Delhi civic bodies issues final warning to high-rises to do safety check
NEW DELHI: Receiving a tepid response from highrise buildings that were served notices nine months ago for submitting structural audit reports, Delhi’s civic bodies have now resorted to issuing final warning for disconnecting water and electricity supply if no response is received within a month.
South Delhi Municipal Corporation has dispatched over 30 such warnings, while North Delhi Municipal Corporation has issued five notices so far. East Delhi Municipal Corporation is planning to initiate similar action in the future.
To ensure seismic stability of buildings in Delhi, the three civic bodies had earlier issued around 1,350 notices to buildings identified as high-risk structures. These included 709 buildings in EDMC’s jurisdiction, and around 300 each in north and south corporation areas.
“People need to understand that the survey is for their safety and there is no need for retrofitting in all cases. There have been instances where buildings constructed prior to 2000 were declared fit, except for minor repair work. In a city like Delhi, which falls in Seismic Zone-IV, such surveys are needed for the safety of all. In SDMC areas, 45 structural audits have been done so far,” said a civic official from the building department.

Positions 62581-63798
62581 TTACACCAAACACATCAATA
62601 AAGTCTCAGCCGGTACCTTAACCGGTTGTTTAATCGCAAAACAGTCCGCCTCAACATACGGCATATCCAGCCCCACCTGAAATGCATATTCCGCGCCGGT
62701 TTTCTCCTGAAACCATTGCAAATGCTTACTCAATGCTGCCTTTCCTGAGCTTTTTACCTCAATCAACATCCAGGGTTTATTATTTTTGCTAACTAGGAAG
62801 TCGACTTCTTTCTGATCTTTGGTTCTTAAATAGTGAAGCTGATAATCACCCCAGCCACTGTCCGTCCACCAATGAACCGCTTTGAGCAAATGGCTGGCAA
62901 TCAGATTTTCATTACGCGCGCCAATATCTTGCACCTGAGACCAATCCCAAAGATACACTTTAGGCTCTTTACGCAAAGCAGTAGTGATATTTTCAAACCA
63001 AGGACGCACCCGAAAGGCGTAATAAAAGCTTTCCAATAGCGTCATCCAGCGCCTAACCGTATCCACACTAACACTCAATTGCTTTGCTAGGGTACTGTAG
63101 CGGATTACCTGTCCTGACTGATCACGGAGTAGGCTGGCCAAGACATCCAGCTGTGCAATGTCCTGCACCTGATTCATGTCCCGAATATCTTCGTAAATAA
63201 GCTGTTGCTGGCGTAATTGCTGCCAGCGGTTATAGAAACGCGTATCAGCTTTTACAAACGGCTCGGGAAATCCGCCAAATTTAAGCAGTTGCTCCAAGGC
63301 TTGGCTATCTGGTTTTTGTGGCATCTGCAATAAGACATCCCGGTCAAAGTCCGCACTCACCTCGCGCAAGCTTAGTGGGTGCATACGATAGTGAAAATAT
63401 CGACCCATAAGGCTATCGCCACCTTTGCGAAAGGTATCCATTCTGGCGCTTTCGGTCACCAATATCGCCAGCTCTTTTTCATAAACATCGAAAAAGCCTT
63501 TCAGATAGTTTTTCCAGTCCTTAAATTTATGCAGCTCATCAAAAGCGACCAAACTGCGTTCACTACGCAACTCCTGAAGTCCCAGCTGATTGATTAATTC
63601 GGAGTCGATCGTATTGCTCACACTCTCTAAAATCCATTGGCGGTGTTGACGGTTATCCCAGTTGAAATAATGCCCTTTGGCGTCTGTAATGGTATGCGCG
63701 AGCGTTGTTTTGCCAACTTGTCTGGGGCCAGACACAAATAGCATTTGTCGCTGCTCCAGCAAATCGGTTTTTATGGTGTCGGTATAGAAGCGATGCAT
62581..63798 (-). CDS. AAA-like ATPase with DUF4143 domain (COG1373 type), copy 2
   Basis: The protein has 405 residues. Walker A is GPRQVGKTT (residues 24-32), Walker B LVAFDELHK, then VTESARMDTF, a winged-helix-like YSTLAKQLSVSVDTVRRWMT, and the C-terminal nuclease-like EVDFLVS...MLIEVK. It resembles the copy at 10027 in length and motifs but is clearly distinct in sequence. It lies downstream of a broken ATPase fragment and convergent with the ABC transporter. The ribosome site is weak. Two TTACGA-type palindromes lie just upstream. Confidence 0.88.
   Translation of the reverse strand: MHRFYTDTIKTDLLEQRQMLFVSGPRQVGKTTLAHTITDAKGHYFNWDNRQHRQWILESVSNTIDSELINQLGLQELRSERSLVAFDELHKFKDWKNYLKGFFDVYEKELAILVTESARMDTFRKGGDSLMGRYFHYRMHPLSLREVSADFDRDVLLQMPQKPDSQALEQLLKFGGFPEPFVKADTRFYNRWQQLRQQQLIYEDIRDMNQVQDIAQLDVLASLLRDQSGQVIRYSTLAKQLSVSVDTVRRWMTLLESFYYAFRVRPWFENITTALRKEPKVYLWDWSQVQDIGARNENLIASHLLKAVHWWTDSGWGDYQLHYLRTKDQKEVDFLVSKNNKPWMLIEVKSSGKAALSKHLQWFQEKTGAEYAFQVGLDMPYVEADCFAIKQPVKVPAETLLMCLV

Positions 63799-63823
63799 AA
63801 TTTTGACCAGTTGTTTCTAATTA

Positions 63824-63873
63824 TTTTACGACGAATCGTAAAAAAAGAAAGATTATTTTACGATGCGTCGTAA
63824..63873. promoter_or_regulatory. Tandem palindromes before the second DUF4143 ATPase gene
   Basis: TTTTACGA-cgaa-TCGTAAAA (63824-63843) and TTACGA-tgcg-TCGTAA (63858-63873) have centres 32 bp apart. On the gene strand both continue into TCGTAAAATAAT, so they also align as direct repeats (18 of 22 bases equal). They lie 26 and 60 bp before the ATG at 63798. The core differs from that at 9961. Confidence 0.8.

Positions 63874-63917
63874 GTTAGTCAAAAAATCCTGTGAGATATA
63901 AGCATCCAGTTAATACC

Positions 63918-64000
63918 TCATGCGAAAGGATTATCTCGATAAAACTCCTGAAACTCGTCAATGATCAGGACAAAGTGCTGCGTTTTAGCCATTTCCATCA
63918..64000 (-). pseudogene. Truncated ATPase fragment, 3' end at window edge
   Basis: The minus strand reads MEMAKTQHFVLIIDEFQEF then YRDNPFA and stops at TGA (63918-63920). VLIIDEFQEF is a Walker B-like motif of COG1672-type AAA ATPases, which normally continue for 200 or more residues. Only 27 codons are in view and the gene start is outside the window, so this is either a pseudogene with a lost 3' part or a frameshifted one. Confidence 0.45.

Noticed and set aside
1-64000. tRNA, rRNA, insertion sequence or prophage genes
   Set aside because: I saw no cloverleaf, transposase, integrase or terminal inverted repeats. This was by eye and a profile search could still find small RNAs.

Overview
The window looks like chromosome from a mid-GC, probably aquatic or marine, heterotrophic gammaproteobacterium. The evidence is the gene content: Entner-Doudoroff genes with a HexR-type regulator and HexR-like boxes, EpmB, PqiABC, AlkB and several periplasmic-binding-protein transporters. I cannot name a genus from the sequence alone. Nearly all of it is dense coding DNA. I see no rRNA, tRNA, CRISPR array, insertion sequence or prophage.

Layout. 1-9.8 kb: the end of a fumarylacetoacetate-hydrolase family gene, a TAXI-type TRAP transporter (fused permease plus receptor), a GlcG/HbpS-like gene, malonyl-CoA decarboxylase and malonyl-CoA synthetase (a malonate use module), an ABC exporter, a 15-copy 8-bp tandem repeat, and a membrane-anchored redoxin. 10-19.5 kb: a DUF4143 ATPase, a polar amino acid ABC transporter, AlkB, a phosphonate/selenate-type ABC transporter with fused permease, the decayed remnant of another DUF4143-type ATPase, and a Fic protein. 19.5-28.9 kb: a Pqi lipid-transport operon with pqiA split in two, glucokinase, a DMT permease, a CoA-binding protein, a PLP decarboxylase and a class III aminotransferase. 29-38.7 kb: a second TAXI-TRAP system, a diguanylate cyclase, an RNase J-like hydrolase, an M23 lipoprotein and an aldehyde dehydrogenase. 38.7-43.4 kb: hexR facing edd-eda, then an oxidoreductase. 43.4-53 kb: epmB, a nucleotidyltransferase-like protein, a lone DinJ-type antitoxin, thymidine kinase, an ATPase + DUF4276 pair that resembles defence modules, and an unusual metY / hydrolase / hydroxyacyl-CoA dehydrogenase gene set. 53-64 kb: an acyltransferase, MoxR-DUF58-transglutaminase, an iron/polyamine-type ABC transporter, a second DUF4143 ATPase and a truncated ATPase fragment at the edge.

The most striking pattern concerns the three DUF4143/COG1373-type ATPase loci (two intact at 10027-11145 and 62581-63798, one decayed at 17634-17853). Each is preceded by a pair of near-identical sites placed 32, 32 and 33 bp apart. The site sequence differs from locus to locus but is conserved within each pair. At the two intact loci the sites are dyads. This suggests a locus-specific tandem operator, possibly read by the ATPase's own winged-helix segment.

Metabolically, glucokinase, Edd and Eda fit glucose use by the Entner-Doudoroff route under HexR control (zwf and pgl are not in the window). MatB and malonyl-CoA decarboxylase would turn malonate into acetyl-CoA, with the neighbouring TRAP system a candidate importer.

In east Delhi, of 709 identified buildings, structural audits of only 47 have been completed so far. “Of these, 12 were found seismic complaint, while retrofitting will be done in the remaining 35 buildings by March 31. The structural audit has also been carried out for 70 municipal buildings, of which 68 were found to have seismic compliance,” an EDMC report mentioned.
North DMC, meanwhile, hs issued over 300 notices, including 93 in the Keshavpuram zone. “We are giving opportunity to people to come forward and avail the facility for their own good. To make the task easier, the corporations have made a list of empaneled engineers, which includes faculty at government institutes such as IITs,” said a civic official.
Aditya Sharma, a structural engineer, who is part of the empaneled group, said things are manageable at colonies where the RWA is strong. “The problem arises in societies constructed under self-finance schemes or old DDA flats, where there is no proper RWA. It becomes difficult to convince residents there,” added Sharma.
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